I was thinking about us and all of this today.

And I wanted to say happy anniversary.

Monday, 15 August 2011

Parks, port-a-potties, non- pro photography and post-partum staging

Last week a friend told me about a good park in her town. Her description of  a new-fangled surface underneath the play equipment and a sandbox outfitted with manual-operating diggers sold me. That there was a little train you could ride, was the blue buttercream frosting on this cupcake. 

We drove there yesterday after Plan A fell through. Overcast and soggy, the beach held little sparkle, so we loaded up some snacks and drove the half hour.

The train wasn't operating but our two park-enthusiasts didn't care. There was plenty of swinging, sliding, ramp-walking and digging.

We stayed long enough that Shaune even got to use a port-a-potty. See, that's one of the biggies we differ on. Me? I would hold my bladder if it meant crossing province lines to avoid using a port-a-potty. If you're easy going about things like that - like Shaune is, having a wife like me is deep-sigh -awww c'mon, you're kidding-type of frustration.

The drizzly sun-less day made it perfect picture-taking weather. Did I ever mention that because we have this nice camera -I'd have to ask Shaune what it's called but he's not here- that we've only been to a photo studio once? That was when Deaglan was six weeks old and he peed on the photographer's hand. Yup, that was the last time. We just take our chances with our own handi-work and sometimes come up with gems like these. Shaune even put on the auto-set thingy and got a few family shots.

And I know I go on and on about what my kids mean to me and how cuckoo I am for them. But have I told you how practical they are? Forget wearing baggy clothes to hide your post-partum body.

I just strategically place a kid in front of me.

Go ahead and look back. I know you want to. You'll see a a cute little boy hiding my problem spots in every post I'm pictured.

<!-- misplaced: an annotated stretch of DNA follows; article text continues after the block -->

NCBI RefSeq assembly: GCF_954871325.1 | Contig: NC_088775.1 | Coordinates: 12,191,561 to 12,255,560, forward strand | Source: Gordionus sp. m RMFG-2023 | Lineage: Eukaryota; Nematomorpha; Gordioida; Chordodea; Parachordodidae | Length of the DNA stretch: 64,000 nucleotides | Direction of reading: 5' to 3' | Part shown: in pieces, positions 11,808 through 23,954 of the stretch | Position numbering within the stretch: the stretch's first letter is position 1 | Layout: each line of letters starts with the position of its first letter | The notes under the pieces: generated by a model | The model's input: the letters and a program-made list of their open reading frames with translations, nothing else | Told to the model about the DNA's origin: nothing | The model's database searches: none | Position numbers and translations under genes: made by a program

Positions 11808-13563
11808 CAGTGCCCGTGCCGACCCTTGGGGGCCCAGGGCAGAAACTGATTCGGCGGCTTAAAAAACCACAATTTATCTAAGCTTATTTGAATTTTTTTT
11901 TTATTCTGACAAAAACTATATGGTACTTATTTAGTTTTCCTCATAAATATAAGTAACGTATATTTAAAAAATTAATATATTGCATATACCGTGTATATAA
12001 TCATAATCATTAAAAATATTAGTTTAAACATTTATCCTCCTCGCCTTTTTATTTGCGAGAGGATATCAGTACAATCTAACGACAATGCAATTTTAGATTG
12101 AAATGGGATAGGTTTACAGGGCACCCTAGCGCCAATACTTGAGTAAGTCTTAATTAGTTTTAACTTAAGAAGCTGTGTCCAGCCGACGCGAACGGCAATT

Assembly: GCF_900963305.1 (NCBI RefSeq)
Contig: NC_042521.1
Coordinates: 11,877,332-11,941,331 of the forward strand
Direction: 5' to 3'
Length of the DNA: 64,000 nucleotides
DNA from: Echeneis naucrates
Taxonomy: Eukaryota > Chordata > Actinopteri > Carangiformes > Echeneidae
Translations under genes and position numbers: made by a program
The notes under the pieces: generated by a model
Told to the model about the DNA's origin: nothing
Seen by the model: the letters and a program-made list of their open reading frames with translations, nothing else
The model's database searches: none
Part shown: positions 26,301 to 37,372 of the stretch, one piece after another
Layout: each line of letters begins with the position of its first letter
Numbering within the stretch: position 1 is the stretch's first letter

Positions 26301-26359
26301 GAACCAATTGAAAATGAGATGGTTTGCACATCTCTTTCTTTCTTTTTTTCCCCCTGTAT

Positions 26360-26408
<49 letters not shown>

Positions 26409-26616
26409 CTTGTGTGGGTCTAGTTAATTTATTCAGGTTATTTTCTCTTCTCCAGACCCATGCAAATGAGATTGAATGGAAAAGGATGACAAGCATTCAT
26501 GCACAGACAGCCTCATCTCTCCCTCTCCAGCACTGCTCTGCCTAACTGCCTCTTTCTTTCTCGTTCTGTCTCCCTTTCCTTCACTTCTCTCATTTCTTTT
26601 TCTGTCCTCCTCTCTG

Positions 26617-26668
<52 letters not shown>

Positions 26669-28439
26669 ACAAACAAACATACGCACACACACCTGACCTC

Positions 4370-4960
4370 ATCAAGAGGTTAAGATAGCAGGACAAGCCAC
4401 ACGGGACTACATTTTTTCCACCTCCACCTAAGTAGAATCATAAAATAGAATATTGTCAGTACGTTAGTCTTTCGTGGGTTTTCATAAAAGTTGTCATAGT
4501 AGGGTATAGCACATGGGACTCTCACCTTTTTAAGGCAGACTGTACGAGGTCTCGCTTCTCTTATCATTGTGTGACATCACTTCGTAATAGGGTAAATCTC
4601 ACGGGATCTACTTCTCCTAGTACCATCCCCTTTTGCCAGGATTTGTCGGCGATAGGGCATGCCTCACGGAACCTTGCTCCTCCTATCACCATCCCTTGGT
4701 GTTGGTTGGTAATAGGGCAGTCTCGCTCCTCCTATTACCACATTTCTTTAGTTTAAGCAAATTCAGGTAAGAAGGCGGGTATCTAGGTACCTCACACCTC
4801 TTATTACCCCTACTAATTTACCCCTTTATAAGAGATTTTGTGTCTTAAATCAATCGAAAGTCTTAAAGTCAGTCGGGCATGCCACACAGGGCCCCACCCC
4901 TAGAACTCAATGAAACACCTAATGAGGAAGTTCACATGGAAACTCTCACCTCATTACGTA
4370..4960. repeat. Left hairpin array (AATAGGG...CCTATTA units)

Saturday, 13 August 2011


Deaglan and I had a lunch date yesterday. It was just like old times, before you-know-who showed up. We went to his fave joint, sat in the Playplace, side-by-side in a booth and dipped our fries into little buckets of ketchup. It wasn’t for nothing but it sure was fun.

He had his very first dentist appointment afterward.

I wondered if someday I’d tell him about the time my dentist slapped me when I was seven. It’s one of those stories I have in my bag; sort of fits into the “when I was your age I walked ten miles up hill in snow to get to school…”. You know? Eye-roll inducing, disbelief.

The thing is, before coming to Canada at age seven, I’d been treated only by third world medicine. My one time at a hospital, I was laid on a wood slab, held down by a couple of pokerfaced men, while a third equally vacant one, cut an infected growth off my arm. No freezing. No sedation. A small block of wood to bite down on and a stick of pink gum in foil wrapper when it was over. Even now, I finger the half-inch jagged scar on the inside crook of my right arm and smell urine and rubbing alcohol.

I was six that year.

The dentist who slapped me likely needed the hysterical crying and flailing to stop so he could do his work. He couldn’t have known that I’d spent four and five begging on the streets of my village with my older sister; that half of five and all of six were spent living in an orphanage far, far away from my mother. Probably no one explained to him that right after seven I moved to his side of the world, met a new family and culture, and had a new name .